My Belt Sander Can Beat Your Circular Saw

Friday, August 8th, 2008

An electric drag racer is just a cordless drill with wheels, enthusiasts joke. Now some have taken the metaphor a bit too literally. My Belt Sander Can Beat Your Circular Saw:

In the six years since a pair of San Francisco Bay area artists held the first power tool drag races, technophiles have exported the tradition to three continents, holding similar competitions in Sacramento, Seattle, Canada, Great Britain, the Netherlands and Israel. They’ve raced everything from power drills and grinders to upright vacuum cleaners, leaf blowers, chain saws and even the occasional fire extinguisher.
Take the simplest racing tool of all: the humble belt sander. Out of the box, it’s a ready-made racer. Put it on a flat surface with the belt facing down, lock the trigger into the on position, and your tool will automatically propel itself forward like a tiny tank. (For belt sanders that don’t have trigger locks, you could make MacGyver proud by cinching down the trigger with a zip tie.)

Need more traction? Try a belt with a coarser grade of sandpaper.

Other power tools take more patience to convert. Since they’re intended for hand-held use, most tools aren’t race-ready off the shelf. For example, if you plunk a circular saw down on a wooden racetrack, you might manage to saw the track in half, but your tool won’t go anywhere.

The solution? Build a chassis. Some folks like angle iron, while others prefer welded steel, wood scraps or PVC piping. Bolt on some wheels — skateboard and in-line skate wheels are cheap and popular — and mount the saw on the frame so it bites into the track. Instead of slicing downwards, your contraption will zoom full force ahead.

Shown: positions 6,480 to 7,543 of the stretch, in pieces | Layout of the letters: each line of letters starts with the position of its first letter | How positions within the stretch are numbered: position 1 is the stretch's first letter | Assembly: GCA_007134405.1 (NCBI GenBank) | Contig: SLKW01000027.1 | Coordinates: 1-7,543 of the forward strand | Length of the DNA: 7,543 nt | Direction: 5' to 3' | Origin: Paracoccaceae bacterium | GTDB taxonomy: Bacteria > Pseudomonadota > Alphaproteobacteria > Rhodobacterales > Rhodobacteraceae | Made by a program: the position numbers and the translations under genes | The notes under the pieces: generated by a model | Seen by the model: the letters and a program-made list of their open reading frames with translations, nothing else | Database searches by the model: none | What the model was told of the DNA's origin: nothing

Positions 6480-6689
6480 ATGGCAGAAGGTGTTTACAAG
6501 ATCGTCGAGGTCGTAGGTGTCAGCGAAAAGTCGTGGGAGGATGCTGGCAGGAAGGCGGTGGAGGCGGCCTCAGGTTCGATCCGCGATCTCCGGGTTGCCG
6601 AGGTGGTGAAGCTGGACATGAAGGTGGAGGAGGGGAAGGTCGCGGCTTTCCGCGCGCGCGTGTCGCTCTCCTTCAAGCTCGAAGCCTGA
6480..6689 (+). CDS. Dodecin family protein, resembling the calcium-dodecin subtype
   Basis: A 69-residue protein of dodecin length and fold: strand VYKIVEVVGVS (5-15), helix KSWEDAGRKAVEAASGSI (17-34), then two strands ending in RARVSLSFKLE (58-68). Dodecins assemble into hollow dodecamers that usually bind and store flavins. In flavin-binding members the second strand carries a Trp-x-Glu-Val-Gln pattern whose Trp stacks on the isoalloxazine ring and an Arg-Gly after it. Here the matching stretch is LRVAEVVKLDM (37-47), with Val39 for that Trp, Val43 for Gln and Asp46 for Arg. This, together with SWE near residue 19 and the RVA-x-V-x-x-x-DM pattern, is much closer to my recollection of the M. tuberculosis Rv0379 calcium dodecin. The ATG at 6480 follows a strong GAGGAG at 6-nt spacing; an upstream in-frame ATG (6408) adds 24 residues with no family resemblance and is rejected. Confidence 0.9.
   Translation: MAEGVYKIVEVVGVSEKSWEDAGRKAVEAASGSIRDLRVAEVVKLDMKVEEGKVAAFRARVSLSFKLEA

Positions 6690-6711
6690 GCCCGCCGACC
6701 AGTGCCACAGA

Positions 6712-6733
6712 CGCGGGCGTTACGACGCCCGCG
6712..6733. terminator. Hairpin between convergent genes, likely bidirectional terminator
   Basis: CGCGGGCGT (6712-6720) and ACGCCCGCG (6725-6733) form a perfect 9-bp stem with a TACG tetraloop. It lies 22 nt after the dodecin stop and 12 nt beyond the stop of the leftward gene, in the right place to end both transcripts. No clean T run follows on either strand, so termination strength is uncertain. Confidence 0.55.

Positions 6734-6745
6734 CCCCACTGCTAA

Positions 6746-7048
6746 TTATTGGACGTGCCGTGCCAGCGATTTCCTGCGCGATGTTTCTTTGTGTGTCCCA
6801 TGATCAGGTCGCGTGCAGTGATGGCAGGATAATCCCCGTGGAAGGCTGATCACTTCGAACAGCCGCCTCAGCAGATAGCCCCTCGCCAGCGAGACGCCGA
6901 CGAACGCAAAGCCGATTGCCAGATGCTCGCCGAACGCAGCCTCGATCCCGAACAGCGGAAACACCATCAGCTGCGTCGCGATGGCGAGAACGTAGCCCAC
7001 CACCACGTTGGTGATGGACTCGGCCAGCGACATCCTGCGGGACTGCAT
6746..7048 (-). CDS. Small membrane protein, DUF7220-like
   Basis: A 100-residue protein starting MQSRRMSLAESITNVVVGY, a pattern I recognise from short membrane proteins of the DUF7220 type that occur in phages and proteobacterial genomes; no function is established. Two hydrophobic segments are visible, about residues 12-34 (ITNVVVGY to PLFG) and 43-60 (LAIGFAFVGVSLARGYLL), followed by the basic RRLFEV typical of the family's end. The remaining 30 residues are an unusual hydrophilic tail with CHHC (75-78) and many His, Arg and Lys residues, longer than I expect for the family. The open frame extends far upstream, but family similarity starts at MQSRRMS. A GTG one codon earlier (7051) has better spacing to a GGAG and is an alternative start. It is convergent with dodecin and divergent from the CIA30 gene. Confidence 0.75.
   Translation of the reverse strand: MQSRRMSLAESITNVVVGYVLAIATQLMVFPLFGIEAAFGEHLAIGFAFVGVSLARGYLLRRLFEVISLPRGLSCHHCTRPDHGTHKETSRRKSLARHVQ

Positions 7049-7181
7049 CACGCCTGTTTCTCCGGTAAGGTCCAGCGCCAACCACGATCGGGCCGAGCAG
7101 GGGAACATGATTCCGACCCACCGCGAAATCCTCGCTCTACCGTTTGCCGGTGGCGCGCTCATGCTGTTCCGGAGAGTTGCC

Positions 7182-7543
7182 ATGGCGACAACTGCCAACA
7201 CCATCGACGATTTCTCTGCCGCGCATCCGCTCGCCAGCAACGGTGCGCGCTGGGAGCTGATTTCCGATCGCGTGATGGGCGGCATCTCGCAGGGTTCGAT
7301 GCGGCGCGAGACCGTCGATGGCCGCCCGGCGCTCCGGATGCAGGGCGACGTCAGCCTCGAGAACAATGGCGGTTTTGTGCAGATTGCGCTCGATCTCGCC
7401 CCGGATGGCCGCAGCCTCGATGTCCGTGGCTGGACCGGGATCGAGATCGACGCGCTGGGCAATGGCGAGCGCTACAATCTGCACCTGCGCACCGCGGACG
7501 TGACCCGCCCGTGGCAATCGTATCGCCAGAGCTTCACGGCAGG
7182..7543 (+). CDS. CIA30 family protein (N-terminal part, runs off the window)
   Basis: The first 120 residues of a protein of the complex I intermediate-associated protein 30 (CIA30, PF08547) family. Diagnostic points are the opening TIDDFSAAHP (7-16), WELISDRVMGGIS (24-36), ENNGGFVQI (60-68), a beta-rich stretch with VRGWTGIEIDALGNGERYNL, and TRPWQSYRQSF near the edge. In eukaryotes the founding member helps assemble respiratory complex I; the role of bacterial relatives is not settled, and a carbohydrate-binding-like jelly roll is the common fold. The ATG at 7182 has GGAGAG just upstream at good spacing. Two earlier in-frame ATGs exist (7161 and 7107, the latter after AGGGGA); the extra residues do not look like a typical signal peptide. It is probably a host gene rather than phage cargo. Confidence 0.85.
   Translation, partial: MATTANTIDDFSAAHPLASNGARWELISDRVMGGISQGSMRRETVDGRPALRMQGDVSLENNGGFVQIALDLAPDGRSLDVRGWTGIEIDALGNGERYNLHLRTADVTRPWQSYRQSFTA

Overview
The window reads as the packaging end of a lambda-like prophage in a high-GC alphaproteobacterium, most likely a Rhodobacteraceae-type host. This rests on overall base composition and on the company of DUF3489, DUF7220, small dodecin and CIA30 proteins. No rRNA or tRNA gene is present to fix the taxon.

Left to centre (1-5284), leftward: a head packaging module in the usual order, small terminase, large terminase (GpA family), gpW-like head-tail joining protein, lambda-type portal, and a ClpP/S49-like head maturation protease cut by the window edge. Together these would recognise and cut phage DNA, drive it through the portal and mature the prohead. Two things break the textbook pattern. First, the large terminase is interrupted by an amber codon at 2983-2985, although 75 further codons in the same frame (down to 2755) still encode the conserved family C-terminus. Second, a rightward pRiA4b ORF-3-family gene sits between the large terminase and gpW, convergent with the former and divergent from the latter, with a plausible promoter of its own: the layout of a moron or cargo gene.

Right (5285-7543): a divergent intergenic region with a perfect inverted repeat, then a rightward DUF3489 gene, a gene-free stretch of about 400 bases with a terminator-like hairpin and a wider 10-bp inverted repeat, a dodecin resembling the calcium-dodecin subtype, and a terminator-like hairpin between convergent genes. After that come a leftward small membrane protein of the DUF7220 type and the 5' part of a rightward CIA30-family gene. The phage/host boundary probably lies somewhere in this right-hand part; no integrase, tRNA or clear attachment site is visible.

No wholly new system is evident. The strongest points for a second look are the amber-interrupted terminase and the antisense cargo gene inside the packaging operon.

If this kind of tinkering sounds tricky, there’s no need to re-invent the wheel, or the saw blade, for that matter. A detailed tutorial at (!) gives step-by-step directions for converting a circular saw into a racer, courtesy of Jeremy Franklin-Ross, co-founder of the Hazard Factory artists’ collective in Seattle.

Hazard Factory has a trove of online building resources, including a chat forum, at Make magazine, the guide for tinkerers who want to make rodent-powered nightlights or jam-jar jets, has an instructional podcast on the subject of power tool drag racers on its site,; the host, Bre Pettis, offers a valuable reminder: “Power tools are very dangerous. … it’s just a good idea in general to keep your hands away from anything that could cut them off.”

Beginner builders can also find plenty of racing videos on YouTube and dozens of photographs at Some regional racing groups hold build days, where novices learn skills alongside veteran tool freaks. Information on race schedules is at and

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